It always fascinates me that Doctor Who was originally intended as more a history lesson for children disguised as action-adventure television.  But very very quickly the historical episodes (which are still a ton of fun) gave way to the flashier, more dramatic, more iconic Doctor Who-ish space/alien episodes.  Doctor Who is still the most popular television show in England, and whoever is playing the Doctor at the time, is consistently one of the most popular actors of the time.  Every single person in England knows who the Doctor is, what Dalek is, understands the significance of celery and a really long striped scarf, and realizes that the Master is never really dead.  Now, thanks to the revival’s growing popularity in America (which, I think, was actually spurred on by Torchwood: Children of Earth, surprisingly), almost everyone in America is beginning to know these things too.

Doctor Who is smart, crazy, exciting, hilarious, dramatic, intense, and occasionally depressing, all wrapped up into one insane hour-long program.

10th Doctor with companions: Rose, Martha, Donna, and Sarah-Jane

It has featured some fascinating characters as the Doctor’s companions, such as his granddaughter Susan Foreman, The Brigadier, Sarah-Jane Smith, Ace, Rose Tyler, Jack Harkness, Donna Noble, and most recently Amelia Pond and her husband Rory Williams (who is awesome, by the way).  While the Doctor does sometimes travel with a variety of aliens and even robots (such as the robot dog K-9), he has always had a special affinity for human companions (despite the fact that he often looked down on humans as the First Doctor).  And these human companions are US.  They are our entrance into his world, they are our emissaries into the insane, exciting, dark universe of the Doctor.

John Sims as the Master

What I think makes this show so amazing and enduring is that it can take the strangest characters, the strangest places and plots, and make them emotionally important.  We care about alien races destroying each other.  We care about the Companions who die, or get left behind.  We are terrified (and exhilaratingly fascinated by) the Daleks and the Cybermen and the Master.  But really, it’s all about the Doctor.  He is a genius, a pacifist and warrior at the same time, compassionate and, at times, ruthless, always off for an adventure, with a entourage of humans and aliens and robots, and yet ultimately alone.  He is an alien, of course, and in so many ways he is completely non-human.  And yet, he is very human.  And that’s what makes him so amazing.

To end, here is a quote about the Doctor from episode 9 of Season 3 of the revival, “Family of Blood.”  It’s a little melodramatic, but it’s awesome anyway: “He’s like fire and ice and rage. He’s like the night, and the storm in the heart of the sun. He’s ancient and forever. He burns at the centre of time and he can see the turn of the universe. And… he’s wonderful.”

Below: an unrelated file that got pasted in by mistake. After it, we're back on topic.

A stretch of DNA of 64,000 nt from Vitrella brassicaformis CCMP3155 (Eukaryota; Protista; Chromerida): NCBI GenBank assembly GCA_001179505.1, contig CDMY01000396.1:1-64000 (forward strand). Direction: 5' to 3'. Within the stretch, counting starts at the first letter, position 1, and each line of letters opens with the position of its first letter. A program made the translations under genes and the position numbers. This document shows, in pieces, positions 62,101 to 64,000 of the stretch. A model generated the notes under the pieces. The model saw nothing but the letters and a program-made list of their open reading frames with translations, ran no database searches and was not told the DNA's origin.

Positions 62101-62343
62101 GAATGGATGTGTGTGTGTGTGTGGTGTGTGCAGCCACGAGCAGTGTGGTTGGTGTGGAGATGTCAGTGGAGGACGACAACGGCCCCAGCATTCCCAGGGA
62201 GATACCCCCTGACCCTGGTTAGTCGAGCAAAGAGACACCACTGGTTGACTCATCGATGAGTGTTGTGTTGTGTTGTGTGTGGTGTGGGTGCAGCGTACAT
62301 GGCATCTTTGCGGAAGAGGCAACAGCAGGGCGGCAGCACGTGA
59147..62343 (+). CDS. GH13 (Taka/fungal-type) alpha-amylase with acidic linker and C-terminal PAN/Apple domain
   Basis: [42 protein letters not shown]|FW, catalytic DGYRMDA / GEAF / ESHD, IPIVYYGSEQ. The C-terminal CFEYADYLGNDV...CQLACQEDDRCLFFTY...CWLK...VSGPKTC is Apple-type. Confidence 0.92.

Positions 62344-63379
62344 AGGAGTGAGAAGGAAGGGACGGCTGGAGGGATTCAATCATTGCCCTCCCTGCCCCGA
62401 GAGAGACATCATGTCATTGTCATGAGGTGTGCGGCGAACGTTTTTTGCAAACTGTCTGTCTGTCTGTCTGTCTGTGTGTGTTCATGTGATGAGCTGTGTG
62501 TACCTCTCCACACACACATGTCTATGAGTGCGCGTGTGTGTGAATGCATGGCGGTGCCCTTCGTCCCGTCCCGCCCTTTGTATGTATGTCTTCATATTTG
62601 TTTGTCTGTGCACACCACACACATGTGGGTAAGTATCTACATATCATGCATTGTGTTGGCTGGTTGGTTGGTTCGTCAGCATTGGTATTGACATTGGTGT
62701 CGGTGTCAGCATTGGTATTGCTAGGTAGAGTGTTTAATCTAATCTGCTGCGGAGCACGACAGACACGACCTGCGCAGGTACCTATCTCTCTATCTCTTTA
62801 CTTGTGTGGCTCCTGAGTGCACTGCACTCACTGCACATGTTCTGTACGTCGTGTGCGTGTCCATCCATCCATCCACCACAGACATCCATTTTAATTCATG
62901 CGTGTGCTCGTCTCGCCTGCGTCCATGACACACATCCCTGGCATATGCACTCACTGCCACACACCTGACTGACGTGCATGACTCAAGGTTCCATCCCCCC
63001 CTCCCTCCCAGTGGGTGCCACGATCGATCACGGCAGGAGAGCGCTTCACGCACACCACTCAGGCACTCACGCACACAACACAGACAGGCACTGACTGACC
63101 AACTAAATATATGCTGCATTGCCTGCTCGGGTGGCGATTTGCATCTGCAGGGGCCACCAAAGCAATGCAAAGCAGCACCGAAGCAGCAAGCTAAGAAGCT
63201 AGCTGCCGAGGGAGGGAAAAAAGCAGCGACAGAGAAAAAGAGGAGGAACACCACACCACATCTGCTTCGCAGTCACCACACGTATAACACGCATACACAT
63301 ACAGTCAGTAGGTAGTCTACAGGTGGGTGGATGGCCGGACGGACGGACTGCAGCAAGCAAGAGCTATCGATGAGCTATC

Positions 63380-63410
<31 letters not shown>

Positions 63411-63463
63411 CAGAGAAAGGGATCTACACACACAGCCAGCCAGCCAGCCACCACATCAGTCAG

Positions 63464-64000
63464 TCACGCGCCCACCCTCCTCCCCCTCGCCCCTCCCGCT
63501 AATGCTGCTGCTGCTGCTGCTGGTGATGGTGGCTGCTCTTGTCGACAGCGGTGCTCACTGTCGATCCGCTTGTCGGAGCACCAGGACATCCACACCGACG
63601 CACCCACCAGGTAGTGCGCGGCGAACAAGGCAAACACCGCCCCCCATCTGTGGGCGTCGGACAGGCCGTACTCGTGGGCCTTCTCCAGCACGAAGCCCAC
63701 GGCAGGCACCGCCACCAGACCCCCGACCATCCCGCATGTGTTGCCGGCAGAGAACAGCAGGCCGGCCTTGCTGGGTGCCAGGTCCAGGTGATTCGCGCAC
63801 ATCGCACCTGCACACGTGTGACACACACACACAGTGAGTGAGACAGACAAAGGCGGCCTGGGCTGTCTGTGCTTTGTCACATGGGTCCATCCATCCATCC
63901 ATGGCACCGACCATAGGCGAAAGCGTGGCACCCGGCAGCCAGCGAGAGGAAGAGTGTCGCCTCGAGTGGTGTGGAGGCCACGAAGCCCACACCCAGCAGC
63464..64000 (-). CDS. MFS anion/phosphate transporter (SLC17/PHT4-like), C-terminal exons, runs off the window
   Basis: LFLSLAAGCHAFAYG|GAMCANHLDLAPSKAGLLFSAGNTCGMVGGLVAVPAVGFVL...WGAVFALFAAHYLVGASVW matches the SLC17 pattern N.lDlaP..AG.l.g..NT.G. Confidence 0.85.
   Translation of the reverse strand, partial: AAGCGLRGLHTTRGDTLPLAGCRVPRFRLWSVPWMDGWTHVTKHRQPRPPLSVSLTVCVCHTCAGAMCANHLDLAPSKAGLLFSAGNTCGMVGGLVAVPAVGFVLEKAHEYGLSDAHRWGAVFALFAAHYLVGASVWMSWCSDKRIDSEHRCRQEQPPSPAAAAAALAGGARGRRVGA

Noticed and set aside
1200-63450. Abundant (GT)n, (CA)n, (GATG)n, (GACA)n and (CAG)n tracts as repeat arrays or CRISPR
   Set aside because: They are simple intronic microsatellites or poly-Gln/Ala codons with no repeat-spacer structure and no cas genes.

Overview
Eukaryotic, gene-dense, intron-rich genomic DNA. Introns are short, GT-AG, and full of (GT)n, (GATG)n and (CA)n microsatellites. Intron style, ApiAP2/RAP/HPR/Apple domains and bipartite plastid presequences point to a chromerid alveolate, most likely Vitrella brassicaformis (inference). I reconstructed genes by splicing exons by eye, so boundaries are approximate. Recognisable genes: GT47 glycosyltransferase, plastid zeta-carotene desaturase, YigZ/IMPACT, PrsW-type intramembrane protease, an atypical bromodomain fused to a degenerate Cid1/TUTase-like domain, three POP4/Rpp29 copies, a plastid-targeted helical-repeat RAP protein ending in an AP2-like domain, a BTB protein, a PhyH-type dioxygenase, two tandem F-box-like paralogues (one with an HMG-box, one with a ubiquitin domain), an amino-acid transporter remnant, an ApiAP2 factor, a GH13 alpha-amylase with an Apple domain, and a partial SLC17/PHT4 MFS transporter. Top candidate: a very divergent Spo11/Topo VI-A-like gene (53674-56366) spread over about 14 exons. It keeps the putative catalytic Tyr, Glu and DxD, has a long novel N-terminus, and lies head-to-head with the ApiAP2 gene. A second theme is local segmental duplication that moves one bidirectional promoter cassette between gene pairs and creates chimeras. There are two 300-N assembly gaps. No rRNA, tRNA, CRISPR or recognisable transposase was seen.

All Eleven Doctors

That concludes my Top 10 SciFi Television Shows list!  Please let me know what you think!  I love to hear from you! See you on Wednesday! (and I’ve got to stop using so many damn exclamation points!)

The Age Old Question: Which Star Trek is Better?

WARNING: If you don’t know anything about Star Trek, you’re about to get really lost.  And I’m about to reveal quite a lot of my geek cred.  I beg forgiveness, and I’ll try to return to more inclusive topics later.

So yeah, Star Trek.

I started watching Star Trek: The Original Series (TOS) and Star Trek: The Next Generation (TNG) at the age of 4 or 5, thanks to my mother.  I was raised watching both shows, and loved every second of it.  I was 8 yrs old when Star Trek: Deep Space Nine (DS9) started, and I watched that incarnation of the show even more devotedly than my mother did.  By the time Star Trek: Voyager had started my mother and I had finally gotten my younger brother to watch the show, so Voyager-watching became a family event.

I’ll admit up front that I’ve only see about 1/3 of Star Trek: Enterprise some episodes were decent, and Archer was a good character, but overall, I just couldn’t get into it.  However, while I was leery of the new movie, I was pleasantly surprised by how absolutely fantastic it is.

I guess what I’m getting at, is I’ve got plenty of opinions of Star Trek.  I’m not as bad as some full-blown Trekkies.  I’ve never tried to learn Klingon, and I’ve never even been a convention (mostly because there’s never been one anywhere near me and I’m broke, but still…).  But I still know the show very well and could talk about it for hours.  I knew that if I was going to talk about tv shows at all, I HAD to talk about Star Trek.  Question is: which series, what aspect, what topic?  Etc.

So I’ve decided to enter into an age-old argument in Star Trek: TOS vs. TNG vs. DS9.

cast of The Original Series

Let me begin by saying: while I love TOS for nostalgic reasons, when it comes right down to it, it really wasn’t all that well-made.  Even for the 60’s it’s cheesy and clumsy, relying on many Shakespearian stage actors for side-characters who did not translate well to television, and using some really ridiculous plot devices.  TNG had the benefit of more experience, a larger group of good actors, and more time to develop the writing style and universe (though even the first couple seasons of TNG were pretty clumsy and cheesy at times).

The writing as a whole was far better in TNG than it was in TOS.  But TNG really came into its own with season 3 finale: “Best of Both Worlds.”  While the big-bad of the series, The Borg, had been introduced in a season 1 episode, it wasn’t into “Best of Both Worlds” that they really become the major problem they are for the rest of the series (and all the way through 1 of the movies and quite a bit of Voyager).  They are a fleshed-out, powerful enemy with grand schemes and unblinking determination.  While most the show retained its stand-alone, new-adventure-every-week episodes, the Borg became an overarching plot-line through the series.  And it was one of the best things the show ever did.